You know, I have definitely seen schools where only boys play percussion and that's a bad time. Or another thing that happened in the nineties a lot is boys will play snare drum and girls will play mallets. You know, that was a thing that was pretty big when I was growing up. And I think that has mostly kind of been eliminated.

But yeah, so that was, that was a thing for a long time and that's why I think the odd even split is so important, right? Like every day you will switch to the other one, the other instrument. So they're always getting equal exposure on everything. And they're not fighting over things. Cuz another time the, if band, band directors just let kids pick what they play for warmups, you know, your kids with your stronger personalities regardless of gender, your kids with stronger personalities are gonna get what they want and kind of bully everybody else into playing the instruments they don't wanna play, you know?

So I think the odd, even rotation is really important and I. Yeah, I think that works out really well. As far as like selecting the percussionist, I, I do know some band directors that require their percussionist to have piano experience. I don't live in a high enough socioeconomic area that enough of my kids even have any musical experience walking in the door to, to be able to do that, you know?

I'm in an urban school setting. Most of our kids are in poverty, you know, so I, there's not a lot of kids that take piano lessons in my area. If someone said like a more wealthy area or with a much larger school, they might be able to make that a requirement. I don't think that it needs to be some of my absolute best mallet readers had no piano experience whatsoever.

They just really love playing percussion, and they figured it out, you know, so I, I don't think that should be a requirement personally, but I do know directors that do that. What I'm looking for when I'm auditioning kids

is I'm

listening for really good auditory memory. So the first thing I do is I have, and I'm doing my instrument tryout nights this Thursday actually.

So I'll have the kids come over and we're on a practice pad and I'll show 'em how to hold the sticks. And the very first thing that I do before we even play a note is I have them put the sticks out on the playing zone in front of the drum and I have them lift their sticks all the way up and lift them all the way back down without hitting anything.

Just I wanna see how the wrists move naturally. Like a lot of kids when they start moving their wrists will tilt their hands sideways into this, like what we call French grip, where, where your thumb is on top. And if I take their hands and I'm like, okay, no, it needs to go like this. And I tilt their hands back over, if they can't do that and they just gravitate right back to turning their hands upside down, I know they're gonna have a bad time.

I wouldn't say they play like can't play progression. But some kids don't have a lot of body awareness or coordination. The next thing we do on the, on the practice pad is I do some very simple rhythms, like very simple stuff like tat tat tat, tat tat, or, and then I start mix seeing some slow 16th note patterns like du diga, diga dot, and stuff like that, and see if they can coordinate their hands and match what they're hearing.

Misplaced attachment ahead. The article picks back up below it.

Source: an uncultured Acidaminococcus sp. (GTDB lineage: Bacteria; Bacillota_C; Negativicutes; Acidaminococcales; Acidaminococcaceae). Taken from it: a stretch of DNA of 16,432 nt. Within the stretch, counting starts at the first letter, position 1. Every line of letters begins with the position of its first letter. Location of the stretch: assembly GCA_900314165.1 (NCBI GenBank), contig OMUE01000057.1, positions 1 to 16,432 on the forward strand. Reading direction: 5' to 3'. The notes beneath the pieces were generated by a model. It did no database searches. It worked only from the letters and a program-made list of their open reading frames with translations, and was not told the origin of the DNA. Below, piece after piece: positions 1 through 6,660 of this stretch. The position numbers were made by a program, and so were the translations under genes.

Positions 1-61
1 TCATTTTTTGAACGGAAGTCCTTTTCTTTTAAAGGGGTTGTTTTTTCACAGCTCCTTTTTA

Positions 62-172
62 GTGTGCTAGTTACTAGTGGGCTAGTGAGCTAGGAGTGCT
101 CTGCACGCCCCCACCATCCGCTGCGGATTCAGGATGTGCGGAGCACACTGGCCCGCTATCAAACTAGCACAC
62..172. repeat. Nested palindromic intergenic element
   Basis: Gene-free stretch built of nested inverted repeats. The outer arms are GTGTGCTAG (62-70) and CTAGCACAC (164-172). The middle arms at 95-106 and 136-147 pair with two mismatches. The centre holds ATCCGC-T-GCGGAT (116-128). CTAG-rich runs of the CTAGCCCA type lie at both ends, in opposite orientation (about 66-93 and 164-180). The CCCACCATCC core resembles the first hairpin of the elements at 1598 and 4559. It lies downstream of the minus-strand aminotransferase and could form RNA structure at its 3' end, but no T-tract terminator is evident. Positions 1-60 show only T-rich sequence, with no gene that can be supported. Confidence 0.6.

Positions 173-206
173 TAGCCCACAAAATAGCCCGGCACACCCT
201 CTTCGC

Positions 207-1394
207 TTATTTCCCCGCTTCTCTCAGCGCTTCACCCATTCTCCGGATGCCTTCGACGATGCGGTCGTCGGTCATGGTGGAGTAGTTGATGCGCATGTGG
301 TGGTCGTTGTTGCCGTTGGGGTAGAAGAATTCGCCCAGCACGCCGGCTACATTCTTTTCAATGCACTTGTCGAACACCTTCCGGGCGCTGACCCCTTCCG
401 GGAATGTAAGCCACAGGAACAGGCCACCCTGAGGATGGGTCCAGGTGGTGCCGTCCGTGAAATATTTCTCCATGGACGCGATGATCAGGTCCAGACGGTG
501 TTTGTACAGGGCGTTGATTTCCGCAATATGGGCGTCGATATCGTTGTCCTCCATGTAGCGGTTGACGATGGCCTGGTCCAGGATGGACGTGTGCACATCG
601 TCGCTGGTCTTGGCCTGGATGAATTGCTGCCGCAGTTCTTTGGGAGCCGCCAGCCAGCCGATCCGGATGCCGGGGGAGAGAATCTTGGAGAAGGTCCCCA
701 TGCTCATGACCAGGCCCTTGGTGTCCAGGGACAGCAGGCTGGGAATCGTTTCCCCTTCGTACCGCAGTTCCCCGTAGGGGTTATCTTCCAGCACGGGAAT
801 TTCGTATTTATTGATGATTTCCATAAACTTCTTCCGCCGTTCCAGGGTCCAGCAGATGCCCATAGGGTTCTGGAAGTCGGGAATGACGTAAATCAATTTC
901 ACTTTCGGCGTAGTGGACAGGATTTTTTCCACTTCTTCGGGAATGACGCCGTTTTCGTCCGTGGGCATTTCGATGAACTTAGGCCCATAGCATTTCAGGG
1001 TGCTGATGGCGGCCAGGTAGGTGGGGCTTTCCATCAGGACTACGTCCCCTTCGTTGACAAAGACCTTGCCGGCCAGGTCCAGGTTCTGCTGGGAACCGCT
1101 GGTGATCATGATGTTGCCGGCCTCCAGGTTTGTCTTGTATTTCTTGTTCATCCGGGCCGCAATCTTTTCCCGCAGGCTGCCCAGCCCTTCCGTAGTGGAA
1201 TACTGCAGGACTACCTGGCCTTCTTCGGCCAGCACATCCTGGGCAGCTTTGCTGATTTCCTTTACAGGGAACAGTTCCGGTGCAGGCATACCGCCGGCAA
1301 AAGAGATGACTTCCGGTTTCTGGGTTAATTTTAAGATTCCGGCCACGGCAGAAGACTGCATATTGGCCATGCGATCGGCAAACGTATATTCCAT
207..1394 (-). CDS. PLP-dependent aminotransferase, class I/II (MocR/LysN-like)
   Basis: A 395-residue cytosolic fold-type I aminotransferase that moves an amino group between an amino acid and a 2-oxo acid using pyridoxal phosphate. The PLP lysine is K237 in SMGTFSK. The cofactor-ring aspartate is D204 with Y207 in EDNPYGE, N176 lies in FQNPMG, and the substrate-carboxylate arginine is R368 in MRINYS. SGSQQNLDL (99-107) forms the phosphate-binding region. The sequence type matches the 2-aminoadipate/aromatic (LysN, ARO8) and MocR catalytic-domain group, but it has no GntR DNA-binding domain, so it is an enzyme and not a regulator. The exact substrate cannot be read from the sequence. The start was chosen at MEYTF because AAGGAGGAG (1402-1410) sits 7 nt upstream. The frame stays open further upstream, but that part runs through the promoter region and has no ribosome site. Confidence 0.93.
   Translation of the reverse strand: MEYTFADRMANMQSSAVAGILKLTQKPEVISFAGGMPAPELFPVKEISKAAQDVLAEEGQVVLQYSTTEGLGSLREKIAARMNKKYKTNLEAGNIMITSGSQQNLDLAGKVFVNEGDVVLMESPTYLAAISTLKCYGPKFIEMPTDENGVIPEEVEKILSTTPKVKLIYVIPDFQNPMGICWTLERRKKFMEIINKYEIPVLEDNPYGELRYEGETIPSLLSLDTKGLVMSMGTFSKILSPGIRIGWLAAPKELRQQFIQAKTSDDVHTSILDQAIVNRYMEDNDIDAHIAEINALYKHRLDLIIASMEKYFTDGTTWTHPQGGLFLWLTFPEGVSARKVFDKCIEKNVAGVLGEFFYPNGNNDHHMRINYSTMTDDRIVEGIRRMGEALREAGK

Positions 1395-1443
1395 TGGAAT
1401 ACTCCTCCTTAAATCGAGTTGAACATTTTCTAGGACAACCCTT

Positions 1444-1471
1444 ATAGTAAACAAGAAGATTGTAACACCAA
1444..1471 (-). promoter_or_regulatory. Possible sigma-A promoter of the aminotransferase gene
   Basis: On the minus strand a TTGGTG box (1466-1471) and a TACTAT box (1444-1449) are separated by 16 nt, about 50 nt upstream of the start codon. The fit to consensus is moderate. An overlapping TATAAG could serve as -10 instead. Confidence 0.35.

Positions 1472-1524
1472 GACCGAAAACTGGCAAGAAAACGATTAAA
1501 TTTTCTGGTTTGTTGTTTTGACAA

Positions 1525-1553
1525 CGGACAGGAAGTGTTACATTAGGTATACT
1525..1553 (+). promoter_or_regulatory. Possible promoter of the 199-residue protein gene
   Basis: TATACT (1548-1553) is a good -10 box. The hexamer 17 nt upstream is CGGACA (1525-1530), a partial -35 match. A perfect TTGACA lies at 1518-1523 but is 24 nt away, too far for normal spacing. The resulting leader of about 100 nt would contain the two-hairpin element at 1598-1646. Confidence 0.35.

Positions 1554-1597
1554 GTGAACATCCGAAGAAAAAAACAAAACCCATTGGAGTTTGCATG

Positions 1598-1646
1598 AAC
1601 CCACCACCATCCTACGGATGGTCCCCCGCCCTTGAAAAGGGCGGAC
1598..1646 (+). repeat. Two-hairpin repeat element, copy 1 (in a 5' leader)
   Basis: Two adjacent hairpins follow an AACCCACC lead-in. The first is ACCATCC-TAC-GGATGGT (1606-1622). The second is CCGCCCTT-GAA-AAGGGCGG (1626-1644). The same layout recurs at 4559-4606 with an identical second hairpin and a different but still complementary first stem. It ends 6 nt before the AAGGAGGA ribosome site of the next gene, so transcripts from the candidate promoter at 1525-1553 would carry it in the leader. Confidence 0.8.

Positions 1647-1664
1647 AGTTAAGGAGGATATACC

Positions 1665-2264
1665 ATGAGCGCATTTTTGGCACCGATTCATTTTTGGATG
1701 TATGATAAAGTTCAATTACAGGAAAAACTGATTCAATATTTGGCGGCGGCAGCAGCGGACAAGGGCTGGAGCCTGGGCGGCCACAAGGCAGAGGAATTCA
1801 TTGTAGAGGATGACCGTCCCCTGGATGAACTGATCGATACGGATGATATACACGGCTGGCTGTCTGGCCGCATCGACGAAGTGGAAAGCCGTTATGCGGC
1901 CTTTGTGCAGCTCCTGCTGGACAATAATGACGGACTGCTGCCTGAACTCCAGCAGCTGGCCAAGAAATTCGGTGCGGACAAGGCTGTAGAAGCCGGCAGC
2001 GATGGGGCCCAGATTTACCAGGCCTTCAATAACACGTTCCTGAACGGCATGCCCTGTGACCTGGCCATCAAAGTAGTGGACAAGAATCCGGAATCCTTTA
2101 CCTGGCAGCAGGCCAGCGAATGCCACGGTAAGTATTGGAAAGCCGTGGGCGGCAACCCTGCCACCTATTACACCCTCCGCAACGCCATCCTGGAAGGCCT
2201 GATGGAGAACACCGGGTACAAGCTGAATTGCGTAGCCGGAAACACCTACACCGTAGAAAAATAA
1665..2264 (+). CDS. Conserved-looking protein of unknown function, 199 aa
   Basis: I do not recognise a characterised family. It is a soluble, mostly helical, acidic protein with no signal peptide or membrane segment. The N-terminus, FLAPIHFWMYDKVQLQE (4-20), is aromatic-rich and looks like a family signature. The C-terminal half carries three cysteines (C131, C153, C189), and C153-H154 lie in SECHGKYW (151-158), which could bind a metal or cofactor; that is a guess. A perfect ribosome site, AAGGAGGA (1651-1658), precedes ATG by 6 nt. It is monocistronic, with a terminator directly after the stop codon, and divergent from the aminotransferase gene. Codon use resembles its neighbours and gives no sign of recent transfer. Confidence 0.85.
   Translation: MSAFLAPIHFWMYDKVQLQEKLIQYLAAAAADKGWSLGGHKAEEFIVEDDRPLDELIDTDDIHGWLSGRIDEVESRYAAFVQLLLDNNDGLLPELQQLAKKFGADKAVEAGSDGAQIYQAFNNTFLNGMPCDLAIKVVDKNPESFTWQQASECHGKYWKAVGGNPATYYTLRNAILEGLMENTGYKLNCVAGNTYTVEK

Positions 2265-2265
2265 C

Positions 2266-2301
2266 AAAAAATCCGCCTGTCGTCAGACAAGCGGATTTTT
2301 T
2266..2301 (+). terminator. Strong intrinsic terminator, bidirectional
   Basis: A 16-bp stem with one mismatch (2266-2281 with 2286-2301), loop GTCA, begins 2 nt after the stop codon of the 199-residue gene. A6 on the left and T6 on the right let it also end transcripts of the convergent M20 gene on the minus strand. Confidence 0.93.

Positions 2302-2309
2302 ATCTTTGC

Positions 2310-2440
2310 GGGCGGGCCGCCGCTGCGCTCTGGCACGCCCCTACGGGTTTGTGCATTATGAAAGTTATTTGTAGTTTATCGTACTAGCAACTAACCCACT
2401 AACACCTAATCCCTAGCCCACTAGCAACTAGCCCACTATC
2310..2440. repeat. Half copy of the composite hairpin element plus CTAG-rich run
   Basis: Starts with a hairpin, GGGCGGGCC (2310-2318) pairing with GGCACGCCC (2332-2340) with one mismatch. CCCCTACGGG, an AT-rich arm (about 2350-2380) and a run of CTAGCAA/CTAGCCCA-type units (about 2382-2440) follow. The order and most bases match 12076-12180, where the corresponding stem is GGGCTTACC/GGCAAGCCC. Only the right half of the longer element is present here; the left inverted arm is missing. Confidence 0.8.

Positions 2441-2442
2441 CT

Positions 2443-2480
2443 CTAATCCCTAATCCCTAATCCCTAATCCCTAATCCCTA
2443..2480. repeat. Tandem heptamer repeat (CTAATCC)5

If I'm playing very basic rhythms and the kid cannot reproduce them, they're gonna have a really bad time at percussion. And I, I see this every year. Several kids, like, I'll go ta ta tee tee ta on the snare drum, you know, 1, 2, 3, and four, however you wanna count. And and they can't do that. Like they, they will, they will copy the rhythm incorrectly.

So that kid has no hope of playing amadi. Right. If, if they can't do 1, 2, 3, and four with one hand, they're gonna have a really hard time learning any rudiment. Okay. That kid just doesn't have enough like mind to hand coordination to be able to play percussion well now it's not to say they couldn't be in the percussion section and you could find things for them to play that are less dextrous.

That's kind of the beauty of the percussion section is it's like, like wildly differentiated. You can have your hot shot play the crazy snare, mallet parts, and the kids that maybe aren't so good, you can have 'em,


know, hit the occasional triangle hit or something. But if I have a lot of kids that wanna play percussion and I need to it down to like 10 kids, you know, I, I do look at things like that.

The next thing I do is I, I have them go over to a student bell kit and I show 'em, and, and the student bell kits have all the note names on the bars. I say, okay, we're gonna start on C here, a C. And then I play some very simple patterns like C, D E, D C, sorry for anyone with perfect pitch. It's probably not a C.

But like, so I, I have 'em do some very basic patterns and see if they can copy those. And once again, if they can't copy those very simple patterns, the likelihood of them being able to keep their eyeballs up on a page and play those patterns without looking down is like zero. It's essentially zero.

They ha they have to be able to do it mimicking before they can do it reading. And there are some kids that just have such a hard time with that that I think they can select percussion, but they're gonna have a much harder time than the kids who can, who can do those things more easily. So I definitely check for that.

Another thing I check for is ability to follow directions.

You know, percussionist, there's a lot of responsibility to playing percussion. You're in the back of the room, you're standing for long periods of time, and a lot of times the band director's gonna be cleaning the winds and you just have to be patient.